Digest>Archives> November 2008

Merlon E. Wiggin 1930-2008

By Timothy Harrison


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Merle Wiggin makes a presentation to Rear Admiral ...
Photo by: Jeremy D’Entremont

The lighthouse community has lost a leading preservationist in the passing last month of Merlon “Merle” Wiggin, founder of New York’s East End Lighthouses. Merle, 78, passed away, at Eastern Long Island Hospital, after a long bout with cancer.

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Merle Wiggin, president of East End Lighthouses, ...
Photo by: Kathleen Finnegan

I first heard about Merle and his preservation efforts about 16 years ago and started corresponding with him at that time and often had telephone conversations with him. Over the next few years our paths would often cross at a number of lighthouse events around the country and we soon built up a close personal friendship.

Shortly after founding East End Lighthouses, Inc., the group joined in affiliation with the American Lighthouse Foundation, which I was president of at the time. But Merle’s interest in lighthouses, history, and preservation started long before that.

While researching the history of the nearly two dozen lighthouses of Southold County, New York he became heavily involved in the efforts to save the structures and preserve the history associated with them, He wrote dozens of articles and authored several books, including one about Little Gull Light Station, to honor the 200th anniversary of the lighthouse. He narrated lighthouse boat cruises and took great pride in talking to school groups.

One of Merle’s proudest accomplishments was his involvement in the replication of the 1871 Long Beach Bar Lighthouse that was destroyed by a fire caused by vandals in 1963. In 1990, Merle oversaw the planning, fundraising, construction and placement of the replicated lighthouse on the exact same site where the original lighthouse had once stood. It was later relit as an official aid to navigation.

The replication of Long Beach Bar Lighthouse wasn’t his only preservation project. He also initiated and supervised the conversion of the former Greenport (NY) Railroad Station to a maritime museum and took on a project to replace the defunct Village Blacksmith Shop with a working replica utilizing a 100-year old abandoned farm building.

His zeal for getting things done was not always smooth and he experienced a certain amount of controversy within the preservation movement, however, he never let it get in the way of his vision for the projects he wanted to accomplish.

One of his fondest lighthouse memories, and there were many of them, took place in 2001 when he took a cruise out to Long Beach Bar Lighthouse when he was presented a Harbour Lights replica of the Long Beach Bar Lighthouse, which he proudly held up in his hands, with the real lighthouse in the background. The Harbour Lights model depicts a crane placing the lighthouse onto the foundation where the first lighthouse once stood. Some of those who accompanied him on that trip were the people who had helped with the real replicated lighthouse. They were: Bill Malloy, President of Thomas Dredge & Dock, the company that owed the crane and barge used to get the lighthouse into place, Rich Saetta, the general contractor who conceived the idea to build the lighthouse in three sections, and Otto Schoenstein, who built the lantern room.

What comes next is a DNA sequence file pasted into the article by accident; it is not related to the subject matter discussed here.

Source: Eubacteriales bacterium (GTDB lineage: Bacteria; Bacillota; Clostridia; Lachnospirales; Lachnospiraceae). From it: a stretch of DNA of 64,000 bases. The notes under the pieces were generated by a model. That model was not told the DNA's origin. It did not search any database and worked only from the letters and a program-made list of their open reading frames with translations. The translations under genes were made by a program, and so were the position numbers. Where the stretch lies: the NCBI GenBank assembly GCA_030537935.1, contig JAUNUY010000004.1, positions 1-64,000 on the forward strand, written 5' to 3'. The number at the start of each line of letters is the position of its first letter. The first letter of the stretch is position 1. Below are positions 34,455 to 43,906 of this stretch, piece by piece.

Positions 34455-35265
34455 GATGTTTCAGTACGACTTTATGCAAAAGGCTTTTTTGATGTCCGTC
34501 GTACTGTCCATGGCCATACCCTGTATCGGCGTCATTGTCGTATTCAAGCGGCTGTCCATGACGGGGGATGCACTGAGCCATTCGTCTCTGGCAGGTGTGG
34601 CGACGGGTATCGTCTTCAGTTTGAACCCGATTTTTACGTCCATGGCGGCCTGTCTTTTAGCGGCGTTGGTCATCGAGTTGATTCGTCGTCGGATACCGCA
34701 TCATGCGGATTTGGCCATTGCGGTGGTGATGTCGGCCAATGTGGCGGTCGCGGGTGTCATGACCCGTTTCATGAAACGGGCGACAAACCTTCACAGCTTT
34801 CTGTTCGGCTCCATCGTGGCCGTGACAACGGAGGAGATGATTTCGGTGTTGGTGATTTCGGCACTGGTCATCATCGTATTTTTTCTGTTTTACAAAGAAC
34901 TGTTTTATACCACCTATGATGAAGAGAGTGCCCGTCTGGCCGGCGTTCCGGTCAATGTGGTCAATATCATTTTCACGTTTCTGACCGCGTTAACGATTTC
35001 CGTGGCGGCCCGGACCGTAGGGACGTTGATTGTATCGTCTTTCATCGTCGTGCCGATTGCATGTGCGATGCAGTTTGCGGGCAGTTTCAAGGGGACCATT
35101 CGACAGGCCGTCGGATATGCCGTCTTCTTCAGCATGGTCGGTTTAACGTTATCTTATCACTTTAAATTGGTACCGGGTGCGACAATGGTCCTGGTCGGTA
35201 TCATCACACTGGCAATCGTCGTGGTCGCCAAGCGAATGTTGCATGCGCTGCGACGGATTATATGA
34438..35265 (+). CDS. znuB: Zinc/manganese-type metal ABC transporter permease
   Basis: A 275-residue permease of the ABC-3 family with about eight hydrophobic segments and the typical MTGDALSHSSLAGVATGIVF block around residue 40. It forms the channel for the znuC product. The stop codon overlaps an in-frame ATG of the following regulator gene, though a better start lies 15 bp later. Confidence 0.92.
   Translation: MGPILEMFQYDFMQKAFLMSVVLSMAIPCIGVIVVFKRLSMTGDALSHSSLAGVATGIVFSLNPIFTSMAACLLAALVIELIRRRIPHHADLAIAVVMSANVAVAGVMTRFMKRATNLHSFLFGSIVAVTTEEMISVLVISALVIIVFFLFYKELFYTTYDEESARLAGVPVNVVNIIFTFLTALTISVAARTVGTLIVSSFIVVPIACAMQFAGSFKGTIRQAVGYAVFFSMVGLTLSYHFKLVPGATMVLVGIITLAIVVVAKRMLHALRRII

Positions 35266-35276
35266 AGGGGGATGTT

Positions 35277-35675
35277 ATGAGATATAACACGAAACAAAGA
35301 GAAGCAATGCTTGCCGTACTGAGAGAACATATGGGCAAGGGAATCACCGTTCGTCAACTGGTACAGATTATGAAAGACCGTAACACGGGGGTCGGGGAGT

Another one of his fond memories was time spent at Boston Lighthouse in Boston Harbor where he qualified as a “Watchstander” (lighthouse keeper), at the site of America’s first lighthouse. Holding a 100-ton Coast Guard Master license, he was also a New York State instructor for Boating Safety and was Vice Captain of the Coast Guard Auxiliary Division 18.

Merle was a graduate of the University of Maine and had a PhD in Mechanical Engineering, and a Masters Degree in Electrical Engineering from Columbia University. He was a retired Lt. Col. of the U.S. Air Force. He also served as president of Peconic Associates, a maritime consulting firm and president of Isocon, Ltd., an international research laboratory and biological containment firm. In later years he acted as advisor to several foreign governments, pharmaceutical firms and universities, including MIT. He also participated with NASA on the “Moon Lab” for the Apollo missions. Some of his fun jobs were being on the writing staff of Long Island Boating World and the Peconic Bay Shopper.

A memorial service for Merle was held on the Cross Sound Ferry and his ashes were placed at the Long Beach Bar Lighthouse.

Because Merle was a true preservationist, who believed in saving history, for the sake of history, many of his accomplishments are unknown to most people living outside of Long Island, NY. However, the legacy he left will always be there for future generations. Merle Wiggin was one of a kind, a man who left his mark on history. Thank you Merle, you will be remembered.

Merle is survived by his wife, Isabelle and three sons. Donations in his memory can be sent to East End Lighthouses, P.O. Box 21, Greenport, NY 11944.

This story appeared in the November 2008 edition of Lighthouse Digest Magazine. The print edition contains more stories than our internet edition, and each story generally contains more photographs - often many more - in the print edition. For subscription information about the print edition, click here.

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